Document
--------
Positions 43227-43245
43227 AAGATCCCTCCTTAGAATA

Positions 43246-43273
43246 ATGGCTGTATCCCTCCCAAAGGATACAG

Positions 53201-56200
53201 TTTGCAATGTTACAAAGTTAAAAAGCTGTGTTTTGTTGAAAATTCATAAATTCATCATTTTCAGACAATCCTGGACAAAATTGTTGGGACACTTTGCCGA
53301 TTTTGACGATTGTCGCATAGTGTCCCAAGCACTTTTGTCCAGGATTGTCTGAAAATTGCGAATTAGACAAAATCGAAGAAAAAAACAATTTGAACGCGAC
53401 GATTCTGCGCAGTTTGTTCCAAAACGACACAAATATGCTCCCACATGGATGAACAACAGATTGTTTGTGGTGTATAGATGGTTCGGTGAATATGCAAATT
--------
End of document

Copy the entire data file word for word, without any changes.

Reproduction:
Positions 43227-43245
43227 AAGATCCCTCCTTAGAATA

Positions 43246-43273
43246 ATGGCTGTATCCCTCCCAAAGGATACAG

Positions 53201-56200
53201 TTTGCAATGTTACAAAGTTAAAAAGCTGTGTTTTGTTGAAAATTCATAAATTCATCATTTTCAGACAATCCTGGACAAAATTGTTGGGACACTTTGCCGA
53301 TTTTGACGATTGTCGCATAGTGTCCCAAGCACTTTTGTCCAGGATTGTCTGAAAATTGCGAATTAGACAAAATCGAAGAAAAAAACAATTTGAACGCGAC
53401 GATTCTGCGCAGTTTGTTCCAAAACGACACAAATATGCTCCCACATGGATGAACAACAGATTGTTTGTGGTGTATAGATGGTTCGGTGAATATGCAAATT